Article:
DC Harvest (517 H St. NE, Facebook, Twitter, Instagram, website), the family-owned H Street restaurant, recently introduced its fresh new spring cocktail menu. The spot focuses both its constantly-changing food and drink menus locally and regionally, with emphasis on local, as it partners with urban farms across the District. Barred in DC was invited by Jared Ringel, who opened DC Harvest with brother Arthur in September 2014, to sample these new cocktails at the cheery yet cozy bar and they didn’t disappoint.
Many, if not all, of the $12-14 cocktails make heavy use of local spirits as well as herbs, fruit, and vegetables. Two cocktails use a “boosted” Kentucky Gentleman bourbon- the only mainstay on the menu, the Kentucky Windage (the bar’s smooth version of an Old Fashioned) as well as the most popular drink on the menu, the Smokey Robinson made with mexcal, 5 spice syrup, lemon juice, and smoked lemon. By “boosted,” Jared told us, means that the bar has put the bourbon through a charcoal filter, added tinctures, herbal extract, homemade bitters, and other secret flavors. It’s a creative way of creating a “local” bourbon from a cheap bourbon when most whiskey is made elsewhere anyways.
Many of the cocktails were bright and colorful. Particularly gorgeous were the Strawberry Field, made with Ivy City Gin, fennel liquor, lemon juice, and roasted(!) strawberry puree, and incredibly tasty; the refreshing BWB Blood Orange Fizz, mixed with Peychaud aperitivo (think Aperol but lighter), blood orange juice, rosemary syrup, and cava sparkling wine (made in conjunction with the Bitches Who Brunch blog; Barred in DC is waiting for a bar to create something terrible and nonsensical in his honor-hint hint); and the 517 Blossom.
The latter drink is a popular holdover from Cherry Blossom season but is well worth it as one of the more inventive but delicious (possibly healthy, but who cares) drinks had in recent memory. A rare cocktail on a menu made with scotch whiskey (specifically, McCelland’s Highland scotch) that is not a Rob Roy, the rest of the drink is made with Leopold Brothers Cherry whiskey, Lyon Distilling (out of St. Michael’s, MD) Curacao (orange peel liquor made from its rum), sweet vermouth (house-made from rose), and the kicker, roasted beet puree. This drink is incredibly light, herbaceous, and beautiful. If you’re not a beet fan, don’t worry, it’s not overpowering.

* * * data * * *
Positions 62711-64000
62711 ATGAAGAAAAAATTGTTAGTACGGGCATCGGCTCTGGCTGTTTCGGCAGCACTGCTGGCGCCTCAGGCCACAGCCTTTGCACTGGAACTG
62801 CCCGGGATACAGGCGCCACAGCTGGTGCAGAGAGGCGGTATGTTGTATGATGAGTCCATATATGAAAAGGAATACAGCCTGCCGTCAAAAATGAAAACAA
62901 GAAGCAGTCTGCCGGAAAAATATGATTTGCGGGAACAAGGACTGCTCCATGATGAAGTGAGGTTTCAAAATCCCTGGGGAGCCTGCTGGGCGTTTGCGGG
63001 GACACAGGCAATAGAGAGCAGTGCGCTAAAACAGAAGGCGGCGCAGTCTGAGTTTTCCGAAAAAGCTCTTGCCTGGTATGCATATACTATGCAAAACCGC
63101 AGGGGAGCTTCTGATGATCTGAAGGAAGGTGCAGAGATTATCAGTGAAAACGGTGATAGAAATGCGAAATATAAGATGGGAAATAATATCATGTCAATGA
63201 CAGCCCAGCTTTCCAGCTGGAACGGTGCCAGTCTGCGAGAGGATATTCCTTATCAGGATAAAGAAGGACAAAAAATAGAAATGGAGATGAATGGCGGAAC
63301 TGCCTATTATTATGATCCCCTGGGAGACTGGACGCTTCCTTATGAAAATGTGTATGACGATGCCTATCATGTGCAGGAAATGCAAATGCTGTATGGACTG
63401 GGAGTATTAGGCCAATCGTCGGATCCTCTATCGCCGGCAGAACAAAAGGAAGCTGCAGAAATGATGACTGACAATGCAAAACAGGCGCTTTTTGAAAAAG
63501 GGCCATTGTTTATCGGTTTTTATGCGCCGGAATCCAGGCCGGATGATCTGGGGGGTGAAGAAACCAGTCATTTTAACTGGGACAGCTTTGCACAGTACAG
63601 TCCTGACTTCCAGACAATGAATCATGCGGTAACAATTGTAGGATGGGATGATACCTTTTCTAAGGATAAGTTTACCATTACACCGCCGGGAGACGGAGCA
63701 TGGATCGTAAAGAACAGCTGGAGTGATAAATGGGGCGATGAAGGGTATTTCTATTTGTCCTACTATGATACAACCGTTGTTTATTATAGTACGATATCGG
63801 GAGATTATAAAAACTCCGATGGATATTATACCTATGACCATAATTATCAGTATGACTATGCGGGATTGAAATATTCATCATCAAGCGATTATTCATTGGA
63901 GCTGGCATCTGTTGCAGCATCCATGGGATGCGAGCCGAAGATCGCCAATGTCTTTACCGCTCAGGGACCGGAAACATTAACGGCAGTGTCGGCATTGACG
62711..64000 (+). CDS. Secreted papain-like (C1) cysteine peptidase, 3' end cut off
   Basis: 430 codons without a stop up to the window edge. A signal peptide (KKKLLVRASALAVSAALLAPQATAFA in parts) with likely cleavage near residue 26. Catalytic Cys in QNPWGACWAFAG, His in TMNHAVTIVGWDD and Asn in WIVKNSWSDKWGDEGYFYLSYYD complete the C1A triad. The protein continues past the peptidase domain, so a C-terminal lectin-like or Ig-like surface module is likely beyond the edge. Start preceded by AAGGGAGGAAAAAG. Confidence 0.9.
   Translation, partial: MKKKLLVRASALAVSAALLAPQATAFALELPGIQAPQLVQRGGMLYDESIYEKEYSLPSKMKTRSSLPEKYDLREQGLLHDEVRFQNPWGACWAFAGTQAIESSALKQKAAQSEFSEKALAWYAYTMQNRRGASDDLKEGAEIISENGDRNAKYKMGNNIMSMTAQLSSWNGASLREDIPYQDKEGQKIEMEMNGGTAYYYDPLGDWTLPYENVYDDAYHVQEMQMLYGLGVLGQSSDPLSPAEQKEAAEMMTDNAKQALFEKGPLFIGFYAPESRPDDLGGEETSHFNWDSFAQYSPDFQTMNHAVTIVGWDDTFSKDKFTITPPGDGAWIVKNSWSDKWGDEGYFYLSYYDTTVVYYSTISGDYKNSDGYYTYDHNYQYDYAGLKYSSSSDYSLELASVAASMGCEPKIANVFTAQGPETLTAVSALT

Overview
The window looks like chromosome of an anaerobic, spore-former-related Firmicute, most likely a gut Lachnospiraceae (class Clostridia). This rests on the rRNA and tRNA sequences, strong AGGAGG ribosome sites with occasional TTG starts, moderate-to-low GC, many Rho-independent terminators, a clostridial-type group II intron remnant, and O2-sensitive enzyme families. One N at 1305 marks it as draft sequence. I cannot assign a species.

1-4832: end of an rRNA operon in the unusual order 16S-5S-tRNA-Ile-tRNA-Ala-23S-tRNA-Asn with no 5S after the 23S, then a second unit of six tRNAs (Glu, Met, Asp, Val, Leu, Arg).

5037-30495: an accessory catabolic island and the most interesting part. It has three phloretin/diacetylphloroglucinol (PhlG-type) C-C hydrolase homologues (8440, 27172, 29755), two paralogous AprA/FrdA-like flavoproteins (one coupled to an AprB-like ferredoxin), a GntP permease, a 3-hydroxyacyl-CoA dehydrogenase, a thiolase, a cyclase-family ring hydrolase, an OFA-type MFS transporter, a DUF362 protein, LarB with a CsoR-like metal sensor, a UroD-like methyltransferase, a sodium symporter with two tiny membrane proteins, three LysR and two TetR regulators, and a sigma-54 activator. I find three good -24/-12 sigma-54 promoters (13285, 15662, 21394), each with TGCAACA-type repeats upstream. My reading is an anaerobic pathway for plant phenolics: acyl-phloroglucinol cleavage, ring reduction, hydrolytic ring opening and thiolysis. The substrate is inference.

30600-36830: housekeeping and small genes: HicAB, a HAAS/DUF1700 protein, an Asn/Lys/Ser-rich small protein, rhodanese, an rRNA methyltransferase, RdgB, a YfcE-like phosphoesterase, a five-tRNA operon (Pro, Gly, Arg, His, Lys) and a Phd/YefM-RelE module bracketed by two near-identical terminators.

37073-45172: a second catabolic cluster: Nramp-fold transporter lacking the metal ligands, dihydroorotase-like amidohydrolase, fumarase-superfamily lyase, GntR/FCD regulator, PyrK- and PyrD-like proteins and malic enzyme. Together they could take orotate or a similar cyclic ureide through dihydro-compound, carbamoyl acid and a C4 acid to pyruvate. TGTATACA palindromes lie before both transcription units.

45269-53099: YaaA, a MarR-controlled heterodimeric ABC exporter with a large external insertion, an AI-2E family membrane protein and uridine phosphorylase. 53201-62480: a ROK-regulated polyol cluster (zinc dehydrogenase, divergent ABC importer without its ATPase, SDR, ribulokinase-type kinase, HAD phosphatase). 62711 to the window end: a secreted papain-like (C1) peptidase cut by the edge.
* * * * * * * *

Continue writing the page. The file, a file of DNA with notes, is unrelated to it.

Also well worth your while is DC Harvest’s version of a Dark & Stormy, the Chesapeake Storm, which is kegged with Lyon Aged Rum & Lyon Curacao, with ginger syrup, lime juice, salt, and candied ginger lime added after it comes out of the Darth Vader draft tap. Incredibly refreshing is the incredible riff on a margarita, the Agave Dream, made with tequila, cucumber water (not just cucumber-infused water), lemon jam, salt, and cucumbers. As Mrs. Barred in DC remarked, it is a “Lady’s Version of College in a Glass.”
These cocktails can be had for 30% off (so, about $8-10) all night Sundays; drink specials also include 30% off select draft beer on Tuesdays, 30% off bottle of wine on Thursday, and daily HH specials (5:30-7p) including a selection of cocktails for $8, $6 beer and wine, as well as appetizers and cheese plates. Jared is also a big proponent of the DC Passport Program, which launches Friday May 26th, and will provide passholders (cost-$20 for passport) a visit to the bar with 2 cocktails for the price of one. The well curated draft beer list include a lot of local beers (think 3 Stars, Hellbender), though refreshingly the options are often more unique than you’d expect.
DC Harvest is known for its popular brunch (it expands its hours starting May 26th, serving Friday lunch) and great food (from chef Arthur), so the appetizers/sides we sampled, including the mussels and asparagus, were characteristically tasty. Daily specials include 30% off vegetarian entrees/sides on Mondays and 30% off all fresh pasta on Wednesdays. With a Whole Foods just a few feet away and large apartment buildings sprouting across the next block over (Jared told us of some cool partnerships DC Harvest has made with these spots, including creating a garden/herb plot on the rooftop of the nearby Apollo), DC Harvest is perched to be a solid anchor on mid H (Barred in DC just coined this phrase, deal with it) as it quickly bridges to the bar district on the east side.